On Monday, the Iraqi government said it will await the outcome of an investigation into last Sunday’s killing of at least 11 people by Blackwater USA in Baghdad before taking any action against the company. The statement comes one day after Iraqi Prime Minister Nouri al-Maliki said the shooting deaths pose "a serious challenge to the sovereignty of Iraq." We speak with Jeremy Scahill, author of "Blackwater: the Rise of the World’s Most Powerful Mercenary Army." [includes rush transcript]
AMY GOODMAN: The controversy continues over the role of private security companies operating in Iraq. On Monday, the Iraqi government said it will await the outcome of an investigation into last Sunday’s killing of at least 11 people by Blackwater USA before taking any action against the company.
The statement comes one day after Iraqi Prime Minister Nouri al-Maliki said the shooting deaths pose "a serious challenge to the sovereignty of Iraq and cannot be accepted." Al-Maliki is expected to raise the issue with President Bush today during a meeting in New York.
Following the September 16th shooting in Baghdad, the Iraqi Interior Ministry banned Blackwater from operating in Iraq, but backtracked after the U.S. agreed to a joint investigation. The company resumed guarding a reduced number of U.S. convoys on Friday. An Iraqi government spokesperson told reporters in Baghdad Sunday that immediately expelling Blackwater from Iraq would create a "security vacuum."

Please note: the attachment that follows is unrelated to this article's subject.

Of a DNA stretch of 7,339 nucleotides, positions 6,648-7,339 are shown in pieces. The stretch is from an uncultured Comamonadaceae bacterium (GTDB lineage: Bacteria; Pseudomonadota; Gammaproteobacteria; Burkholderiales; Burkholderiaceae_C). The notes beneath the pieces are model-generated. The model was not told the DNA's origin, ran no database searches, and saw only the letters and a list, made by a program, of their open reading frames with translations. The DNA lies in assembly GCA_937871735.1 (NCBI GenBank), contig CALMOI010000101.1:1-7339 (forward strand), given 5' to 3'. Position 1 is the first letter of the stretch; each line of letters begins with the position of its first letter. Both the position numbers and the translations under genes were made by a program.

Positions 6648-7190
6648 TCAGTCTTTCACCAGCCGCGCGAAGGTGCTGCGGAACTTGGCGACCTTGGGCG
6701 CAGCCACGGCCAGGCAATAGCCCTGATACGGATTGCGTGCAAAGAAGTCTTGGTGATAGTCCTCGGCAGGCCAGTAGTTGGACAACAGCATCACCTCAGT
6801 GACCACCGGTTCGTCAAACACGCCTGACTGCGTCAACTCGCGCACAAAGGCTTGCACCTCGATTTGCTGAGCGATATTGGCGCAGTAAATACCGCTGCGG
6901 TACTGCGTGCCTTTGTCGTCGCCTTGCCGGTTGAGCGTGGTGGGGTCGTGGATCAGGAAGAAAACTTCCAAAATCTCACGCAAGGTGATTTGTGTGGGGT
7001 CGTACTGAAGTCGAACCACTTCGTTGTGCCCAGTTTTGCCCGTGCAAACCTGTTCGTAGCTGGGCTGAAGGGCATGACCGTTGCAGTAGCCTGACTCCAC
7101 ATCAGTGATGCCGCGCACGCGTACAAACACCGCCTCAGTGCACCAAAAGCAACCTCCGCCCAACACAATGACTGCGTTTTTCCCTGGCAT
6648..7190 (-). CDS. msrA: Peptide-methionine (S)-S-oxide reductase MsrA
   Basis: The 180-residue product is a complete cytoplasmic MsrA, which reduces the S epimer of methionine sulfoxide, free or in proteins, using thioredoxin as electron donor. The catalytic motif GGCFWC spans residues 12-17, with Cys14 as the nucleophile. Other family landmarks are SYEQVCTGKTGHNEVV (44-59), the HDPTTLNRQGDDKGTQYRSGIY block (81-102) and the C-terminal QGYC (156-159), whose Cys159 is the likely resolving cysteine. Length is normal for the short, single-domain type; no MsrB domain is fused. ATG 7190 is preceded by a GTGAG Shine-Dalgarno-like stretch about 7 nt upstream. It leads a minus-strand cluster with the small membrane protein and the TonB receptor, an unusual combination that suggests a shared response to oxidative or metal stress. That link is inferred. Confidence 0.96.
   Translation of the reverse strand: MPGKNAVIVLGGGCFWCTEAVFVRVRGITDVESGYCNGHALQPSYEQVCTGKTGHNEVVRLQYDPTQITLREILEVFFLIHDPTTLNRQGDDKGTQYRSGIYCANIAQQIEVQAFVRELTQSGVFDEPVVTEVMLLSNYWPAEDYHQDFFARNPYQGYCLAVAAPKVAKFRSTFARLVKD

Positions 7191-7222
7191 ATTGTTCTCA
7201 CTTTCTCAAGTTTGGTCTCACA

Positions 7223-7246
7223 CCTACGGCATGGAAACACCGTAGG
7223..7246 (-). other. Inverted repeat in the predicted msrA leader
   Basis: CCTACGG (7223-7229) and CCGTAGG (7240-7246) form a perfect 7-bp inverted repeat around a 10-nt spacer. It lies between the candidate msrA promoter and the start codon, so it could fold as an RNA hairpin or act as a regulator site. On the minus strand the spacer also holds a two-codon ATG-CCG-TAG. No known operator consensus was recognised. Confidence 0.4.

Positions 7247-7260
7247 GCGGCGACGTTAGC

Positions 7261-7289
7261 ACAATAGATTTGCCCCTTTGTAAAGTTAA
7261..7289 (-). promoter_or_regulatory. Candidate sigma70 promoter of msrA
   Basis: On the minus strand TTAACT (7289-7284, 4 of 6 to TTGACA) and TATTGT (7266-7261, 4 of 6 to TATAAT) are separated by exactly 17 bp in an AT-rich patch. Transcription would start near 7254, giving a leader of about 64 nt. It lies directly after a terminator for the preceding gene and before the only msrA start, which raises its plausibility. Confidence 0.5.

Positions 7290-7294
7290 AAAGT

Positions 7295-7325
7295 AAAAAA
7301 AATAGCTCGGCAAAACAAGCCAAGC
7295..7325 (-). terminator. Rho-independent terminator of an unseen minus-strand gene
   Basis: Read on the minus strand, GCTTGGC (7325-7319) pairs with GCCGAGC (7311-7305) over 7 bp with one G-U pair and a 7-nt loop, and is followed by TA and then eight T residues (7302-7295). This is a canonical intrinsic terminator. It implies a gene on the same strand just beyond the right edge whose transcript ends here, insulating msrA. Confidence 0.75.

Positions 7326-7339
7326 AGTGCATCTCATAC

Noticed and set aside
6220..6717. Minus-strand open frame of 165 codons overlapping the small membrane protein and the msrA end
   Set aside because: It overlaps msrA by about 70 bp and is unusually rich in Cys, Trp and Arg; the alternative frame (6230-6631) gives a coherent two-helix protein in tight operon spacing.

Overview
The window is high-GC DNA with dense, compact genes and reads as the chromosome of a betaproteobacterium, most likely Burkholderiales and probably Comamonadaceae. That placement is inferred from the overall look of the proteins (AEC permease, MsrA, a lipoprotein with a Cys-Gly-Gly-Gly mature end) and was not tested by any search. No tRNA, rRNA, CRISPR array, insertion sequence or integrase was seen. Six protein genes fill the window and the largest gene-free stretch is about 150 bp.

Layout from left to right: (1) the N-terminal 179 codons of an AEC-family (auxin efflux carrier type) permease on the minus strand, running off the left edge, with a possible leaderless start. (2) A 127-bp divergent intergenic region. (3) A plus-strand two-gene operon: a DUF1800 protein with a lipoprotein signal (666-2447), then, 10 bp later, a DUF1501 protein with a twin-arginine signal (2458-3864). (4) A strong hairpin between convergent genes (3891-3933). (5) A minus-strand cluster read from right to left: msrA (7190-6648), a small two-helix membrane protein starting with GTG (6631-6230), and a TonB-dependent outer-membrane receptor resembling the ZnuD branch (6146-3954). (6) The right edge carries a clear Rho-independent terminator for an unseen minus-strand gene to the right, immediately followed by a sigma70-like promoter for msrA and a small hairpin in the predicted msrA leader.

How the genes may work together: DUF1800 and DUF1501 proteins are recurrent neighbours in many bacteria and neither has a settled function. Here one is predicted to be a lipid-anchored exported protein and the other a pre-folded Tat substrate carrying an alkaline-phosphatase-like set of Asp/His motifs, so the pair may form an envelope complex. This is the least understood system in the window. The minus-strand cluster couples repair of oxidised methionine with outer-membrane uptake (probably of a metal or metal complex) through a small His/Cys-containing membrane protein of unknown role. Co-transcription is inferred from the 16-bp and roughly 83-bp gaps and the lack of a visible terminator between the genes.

Meanwhile, an Interior Ministry spokesperson Saturday said Iraqi authorities had completed their own investigation into the shooting and concluded Blackwater guards were responsible for the deaths. The spokesperson told the Associated Press, the conclusion was based on witness statements, as well as videotape shot by cameras at the nearby headquarters of the National Police Command. The Interior Ministry has referred the case to a magistrate to determine whether criminal charges should be filed. However, it’s unclear if the Iraqi government could prosecute Blackwater. A directive issued by the U.S. occupation authorities in 2004 granted contractors, U.S. troops and many other foreign officials immunity from prosecution under Iraqi law.
Meanwhile, the Interior Ministry says it was also investigating if Blackwater had been involved in six other violent incidents in Iraq that left at least 10 people dead.
Jeremy Scahill joins us now, New York Times bestselling author of Blackwater: The Rise of the World’s Most Powerful Mercenary Army. He testified on Friday at the Senate Democratic Policy Committee on abuses in private security and reconstruction contracting in Iraq, joining us now in our firehouse studio. Welcome.